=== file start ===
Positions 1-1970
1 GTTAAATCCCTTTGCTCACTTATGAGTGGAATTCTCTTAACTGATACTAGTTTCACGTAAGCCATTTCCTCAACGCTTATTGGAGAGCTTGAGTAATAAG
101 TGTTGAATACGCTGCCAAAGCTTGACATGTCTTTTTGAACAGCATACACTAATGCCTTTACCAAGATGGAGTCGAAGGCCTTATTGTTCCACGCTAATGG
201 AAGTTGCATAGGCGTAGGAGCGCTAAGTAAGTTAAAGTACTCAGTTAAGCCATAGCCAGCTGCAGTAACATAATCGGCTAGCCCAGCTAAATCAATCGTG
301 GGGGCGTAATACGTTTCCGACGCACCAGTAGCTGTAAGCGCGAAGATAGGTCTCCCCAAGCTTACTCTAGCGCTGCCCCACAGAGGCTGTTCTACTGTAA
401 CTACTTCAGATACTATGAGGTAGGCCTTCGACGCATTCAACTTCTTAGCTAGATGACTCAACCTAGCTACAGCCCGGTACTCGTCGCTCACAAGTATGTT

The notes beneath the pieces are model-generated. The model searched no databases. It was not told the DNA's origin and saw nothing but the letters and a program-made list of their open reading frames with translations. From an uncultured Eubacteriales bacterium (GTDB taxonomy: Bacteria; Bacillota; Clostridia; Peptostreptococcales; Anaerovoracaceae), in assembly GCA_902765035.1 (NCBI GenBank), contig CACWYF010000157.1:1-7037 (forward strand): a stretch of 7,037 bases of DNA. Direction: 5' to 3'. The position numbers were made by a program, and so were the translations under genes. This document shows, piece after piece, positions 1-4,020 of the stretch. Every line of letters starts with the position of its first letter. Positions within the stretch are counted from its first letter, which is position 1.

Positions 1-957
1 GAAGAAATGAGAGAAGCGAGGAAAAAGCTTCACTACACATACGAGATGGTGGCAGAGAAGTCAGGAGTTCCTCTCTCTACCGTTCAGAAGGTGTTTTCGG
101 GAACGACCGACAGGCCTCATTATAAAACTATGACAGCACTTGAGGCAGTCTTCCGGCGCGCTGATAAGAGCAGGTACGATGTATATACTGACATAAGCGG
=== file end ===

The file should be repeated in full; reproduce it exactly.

Positions 1-1970
1 GTTAAATCCCTTTGCTCACTTATGAGTGGAATTCTCTTAACTGATACTAGTTTCACGTAAGCCATTTCCTCAACGCTTATTGGAGAGCTTGAGTAATAAG
101 TGTTGAATACGCTGCCAAAGCTTGACATGTCTTTTTGAACAGCATACACTAATGCCTTTACCAAGATGGAGTCGAAGGCCTTATTGTTCCACGCTAATGG
201 AAGTTGCATAGGCGTAGGAGCGCTAAGTAAGTTAAAGTACTCAGTTAAGCCATAGCCAGCTGCAGTAACATAATCGGCTAGCCCAGCTAAATCAATCGTG
301 GGGGCGTAATACGTTTCCGACGCACCAGTAGCTGTAAGCGCGAAGATAGGTCTCCCCAAGCTTACTCTAGCGCTGCCCCACAGAGGCTGTTCTACTGTAA
401 CTACTTCAGATACTATGAGGTAGGCCTTCGACGCATTCAACTTCTTAGCTAGATGACTCAACCTAGCTACAGCCCGGTACTCGTCGCTCACAAGTATGTT

The notes beneath the pieces are model-generated. The model searched no databases. It was not told the DNA's origin and saw nothing but the letters and a program-made list of their open reading frames with translations. From an uncultured Eubacteriales bacterium (GTDB taxonomy: Bacteria; Bacillota; Clostridia; Peptostreptococcales; Anaerovoracaceae), in assembly GCA_902765035.1 (NCBI GenBank), contig CACWYF010000157.1:1-7037 (forward strand): a stretch of 7,037 bases of DNA. Direction: 5' to 3'. The position numbers were made by a program, and so were the translations under genes. This document shows, piece after piece, positions 1-4,020 of the stretch. Every line of letters starts with the position of its first letter. Positions within the stretch are counted from its first letter, which is position 1.

Positions 1-957
1 GAAGAAATGAGAGAAGCGAGGAAAAAGCTTCACTACACATACGAGATGGTGGCAGAGAAGTCAGGAGTTCCTCTCTCTACCGTTCAGAAGGTGTTTTCGG
101 GAACGACCGACAGGCCTCATTATAAAACTATGACAGCACTTGAGGCAGTCTTCCGGCGCGCTGATAAGAGCAGGTACGATGTATATACTGACATAAGCGG